Robert Redford doesn't believe in self-promotion - that comes as no surprise. What does come as something of a surprise is that he agreed to participate in an hourlong, network television documentary about himself and his career.
"Robert Redford & Sydney Pollack: The Men and the Movies" airs Sunday at 7 p.m. on Ch. 2."I'm not big on publicity," Redford said. "I probably do more here (in Utah) than I do anywhere. But I've always believed that you could separate yourself from your work and say, `Look, I can have a regular life and I can have a professional life.' "
Still, producers Mark Cowan and Paul Hall persuaded Redford to sit down for several wide-ranging interview sessions. The main topic was Redford's long-standing professional relationship with Pollack, but it also included personal background.
"It seemed to me a legitimately interesting idea might be a 15 or 20-minute little documentary on just the work (Pollack) and I have done, because now it's amounted through the years to a body of work, seven films," Redford said.
The program shows scenes from all of the films Redford and Pollack have worked on together: "This Property is Condemned" (1965), "Jeremiah Johnson" (1970), "The Way We Were" (1973), "Three Days of the Condor" (1975), "The Electric Horseman" (1978), "Out of Africa" (1985) and "Havana," which opens nationwide Friday, Dec. 14.
"That's a pretty good body of work," Redford said. "I mean, whatever you think about it critically, it's a decent body of work.
"And I thought what would be interesting would be if they ran some clips from those films (including his first film, `War Hunt,' in 1962, where Redford and Pollack first met as actors), and then he and I talk about them in between. And show some gag reels. I always try to do a gag reel with every film I do because I think it's fun to see the outtakes.
"And the next thing I knew, I had created a monster."
The little 15-20 minute documentary was suddenly up to an hour, and NBC was interested - and talking about making it a star-studded extravaganza complete with celebrity hosts.
"And I said, `Like who? Orson Welles is dead,' " Redford said. "And they said, `We want Jane Fonda, Meryl Streep, Paul Newman and Barbra Streisand' - and I said, `No! Please don't do this. This is not `Night of 1,000 Stars.' This is not the Life Achievement Award, please. This is just a simple body of work that we've done."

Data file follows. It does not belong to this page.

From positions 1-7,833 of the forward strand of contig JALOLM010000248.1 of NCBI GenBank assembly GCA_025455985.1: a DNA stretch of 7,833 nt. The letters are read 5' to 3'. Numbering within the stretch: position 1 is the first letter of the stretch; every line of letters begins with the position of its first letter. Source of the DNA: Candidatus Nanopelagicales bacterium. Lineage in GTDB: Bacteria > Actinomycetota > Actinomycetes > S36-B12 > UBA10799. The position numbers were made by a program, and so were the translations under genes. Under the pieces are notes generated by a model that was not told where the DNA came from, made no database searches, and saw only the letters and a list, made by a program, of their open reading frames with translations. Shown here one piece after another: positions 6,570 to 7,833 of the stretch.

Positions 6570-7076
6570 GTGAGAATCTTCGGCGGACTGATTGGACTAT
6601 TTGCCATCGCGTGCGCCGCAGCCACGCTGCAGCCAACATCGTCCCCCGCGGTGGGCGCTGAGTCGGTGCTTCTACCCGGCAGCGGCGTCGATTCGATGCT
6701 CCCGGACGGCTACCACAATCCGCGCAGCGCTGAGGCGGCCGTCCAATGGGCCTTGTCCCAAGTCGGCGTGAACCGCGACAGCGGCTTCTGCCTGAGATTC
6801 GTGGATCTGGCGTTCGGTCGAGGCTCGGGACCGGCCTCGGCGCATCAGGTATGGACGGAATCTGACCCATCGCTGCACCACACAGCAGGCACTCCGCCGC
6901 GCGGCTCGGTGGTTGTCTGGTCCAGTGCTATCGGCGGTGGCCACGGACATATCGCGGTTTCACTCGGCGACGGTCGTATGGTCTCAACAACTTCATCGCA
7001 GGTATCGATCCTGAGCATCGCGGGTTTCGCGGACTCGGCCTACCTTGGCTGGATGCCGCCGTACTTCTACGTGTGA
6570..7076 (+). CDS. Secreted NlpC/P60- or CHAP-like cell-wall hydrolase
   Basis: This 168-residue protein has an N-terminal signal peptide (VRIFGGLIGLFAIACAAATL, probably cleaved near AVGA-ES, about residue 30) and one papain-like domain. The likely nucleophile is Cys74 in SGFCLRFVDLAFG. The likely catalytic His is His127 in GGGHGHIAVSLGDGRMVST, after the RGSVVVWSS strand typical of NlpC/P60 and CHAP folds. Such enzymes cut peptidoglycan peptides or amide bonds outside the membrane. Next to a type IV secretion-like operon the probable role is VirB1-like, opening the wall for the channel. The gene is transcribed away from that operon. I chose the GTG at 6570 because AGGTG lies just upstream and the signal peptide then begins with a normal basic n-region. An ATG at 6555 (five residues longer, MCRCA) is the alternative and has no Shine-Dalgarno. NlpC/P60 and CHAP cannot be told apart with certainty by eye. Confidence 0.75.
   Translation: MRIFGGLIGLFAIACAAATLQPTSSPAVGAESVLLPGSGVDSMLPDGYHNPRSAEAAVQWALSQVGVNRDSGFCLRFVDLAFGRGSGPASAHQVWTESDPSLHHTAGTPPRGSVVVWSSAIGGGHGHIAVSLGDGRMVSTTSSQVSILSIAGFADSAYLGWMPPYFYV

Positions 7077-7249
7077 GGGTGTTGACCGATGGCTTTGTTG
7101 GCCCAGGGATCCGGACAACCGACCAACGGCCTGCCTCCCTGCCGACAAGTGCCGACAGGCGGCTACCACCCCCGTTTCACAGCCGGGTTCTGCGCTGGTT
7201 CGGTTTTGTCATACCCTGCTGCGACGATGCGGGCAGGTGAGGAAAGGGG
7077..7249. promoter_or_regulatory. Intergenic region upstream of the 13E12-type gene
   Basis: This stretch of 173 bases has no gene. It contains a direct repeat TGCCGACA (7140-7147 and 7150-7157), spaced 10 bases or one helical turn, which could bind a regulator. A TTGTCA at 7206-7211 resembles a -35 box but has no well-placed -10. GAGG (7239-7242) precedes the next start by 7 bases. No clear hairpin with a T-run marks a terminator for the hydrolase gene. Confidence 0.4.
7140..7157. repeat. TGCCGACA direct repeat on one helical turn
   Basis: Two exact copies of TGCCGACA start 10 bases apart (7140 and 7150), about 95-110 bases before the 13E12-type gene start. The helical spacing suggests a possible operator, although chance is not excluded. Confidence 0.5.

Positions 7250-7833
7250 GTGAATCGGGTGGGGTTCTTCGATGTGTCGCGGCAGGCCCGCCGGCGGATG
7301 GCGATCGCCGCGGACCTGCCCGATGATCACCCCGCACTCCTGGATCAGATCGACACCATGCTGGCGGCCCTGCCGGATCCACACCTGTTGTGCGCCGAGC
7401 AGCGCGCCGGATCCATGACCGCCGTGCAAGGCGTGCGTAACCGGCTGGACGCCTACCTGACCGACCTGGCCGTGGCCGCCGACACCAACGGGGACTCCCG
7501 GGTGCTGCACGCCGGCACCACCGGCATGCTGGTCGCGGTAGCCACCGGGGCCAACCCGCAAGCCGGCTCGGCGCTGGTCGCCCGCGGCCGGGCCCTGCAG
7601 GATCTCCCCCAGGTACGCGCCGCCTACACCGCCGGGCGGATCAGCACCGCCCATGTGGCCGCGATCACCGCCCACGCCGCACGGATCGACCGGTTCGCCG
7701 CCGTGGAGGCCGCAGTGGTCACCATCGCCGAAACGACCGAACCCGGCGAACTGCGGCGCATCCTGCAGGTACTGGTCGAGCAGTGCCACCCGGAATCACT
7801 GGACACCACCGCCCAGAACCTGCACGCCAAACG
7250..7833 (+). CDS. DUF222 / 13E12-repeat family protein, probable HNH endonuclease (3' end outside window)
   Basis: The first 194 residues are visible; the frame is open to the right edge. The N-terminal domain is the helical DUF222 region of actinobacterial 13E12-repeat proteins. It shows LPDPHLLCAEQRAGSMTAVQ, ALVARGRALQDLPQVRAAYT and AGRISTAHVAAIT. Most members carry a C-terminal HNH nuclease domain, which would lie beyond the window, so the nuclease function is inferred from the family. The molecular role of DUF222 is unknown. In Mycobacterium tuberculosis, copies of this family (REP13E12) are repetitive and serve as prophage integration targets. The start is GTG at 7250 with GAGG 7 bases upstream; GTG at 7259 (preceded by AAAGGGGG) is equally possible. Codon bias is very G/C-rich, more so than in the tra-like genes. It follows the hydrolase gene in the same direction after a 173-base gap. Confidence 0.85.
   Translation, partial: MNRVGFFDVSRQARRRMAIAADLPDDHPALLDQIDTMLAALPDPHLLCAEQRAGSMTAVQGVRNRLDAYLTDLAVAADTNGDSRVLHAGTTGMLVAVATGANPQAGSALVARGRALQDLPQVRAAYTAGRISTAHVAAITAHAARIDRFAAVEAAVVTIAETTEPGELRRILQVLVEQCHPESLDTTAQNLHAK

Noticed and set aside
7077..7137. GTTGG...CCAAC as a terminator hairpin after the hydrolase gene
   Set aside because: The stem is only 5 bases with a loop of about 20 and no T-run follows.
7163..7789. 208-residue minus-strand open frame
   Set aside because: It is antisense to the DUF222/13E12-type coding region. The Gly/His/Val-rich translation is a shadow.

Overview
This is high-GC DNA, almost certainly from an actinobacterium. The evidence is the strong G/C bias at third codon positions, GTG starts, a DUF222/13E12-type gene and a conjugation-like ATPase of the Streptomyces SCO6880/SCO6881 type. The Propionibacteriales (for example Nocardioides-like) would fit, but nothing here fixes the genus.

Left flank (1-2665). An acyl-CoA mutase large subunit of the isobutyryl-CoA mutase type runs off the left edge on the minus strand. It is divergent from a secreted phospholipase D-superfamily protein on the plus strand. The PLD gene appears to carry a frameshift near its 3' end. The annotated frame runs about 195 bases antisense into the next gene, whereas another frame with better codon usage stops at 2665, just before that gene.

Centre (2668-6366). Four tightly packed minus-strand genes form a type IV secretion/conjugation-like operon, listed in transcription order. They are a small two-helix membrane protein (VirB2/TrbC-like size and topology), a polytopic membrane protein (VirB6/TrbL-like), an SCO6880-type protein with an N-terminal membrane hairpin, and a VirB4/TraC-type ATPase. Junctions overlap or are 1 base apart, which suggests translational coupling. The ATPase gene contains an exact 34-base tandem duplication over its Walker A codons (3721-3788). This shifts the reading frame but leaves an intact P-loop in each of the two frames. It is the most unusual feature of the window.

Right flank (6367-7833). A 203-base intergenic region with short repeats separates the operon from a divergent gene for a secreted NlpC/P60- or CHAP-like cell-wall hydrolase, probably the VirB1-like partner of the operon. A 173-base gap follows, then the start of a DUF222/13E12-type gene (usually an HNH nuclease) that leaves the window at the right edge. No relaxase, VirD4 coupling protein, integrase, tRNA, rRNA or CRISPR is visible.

The program finally settled on six segments: A look at Redford both on and off-camera; His theatrical love stories, including "The Way We Were"; His adventure films, like "Jeremiah Johnson" and "Three Days of the Condor" Those outtakes and bloopers, including Redford having a lot of trouble with the props in "Electric Horseman" and an "Out of Africa" screen test - with Jane Seymour; Redford's environmental activism; and a promotional piece on the upcoming "Havana."
But even when the program was completed, there was trouble with the title.
"The studio said, `OK, now we've got to run these titles by you.' One title they came up with was `Robert Redford: The Man, the Myth and His Movies.' And I said, `Don't even finish the sentence. You guys just never get it.'
"I said, `No, no, no, a thousand times no. It's not about me.' First of all, I hate the title anyway, I don't like the word `myth.' I've got enough problems as it is - `icon.' Just, please, `A Film Portrait,' period. `Redford, Pollack, a Film Portrait,' `25 Years in Film,' whatever."
Redford was satisfied with the documentary itself, but became incensed when NBC began publicizing the "Myth" title after he had said they couldn't use it. Since Redford and Pollack had some contractual control over the title, they threatened to pull the show.
As you might expect, NBC relented, changed the title to "Robert Redford & Sydney Pollack: The Men and Their Movies" and the program will be shown Sunday as originally scheduled.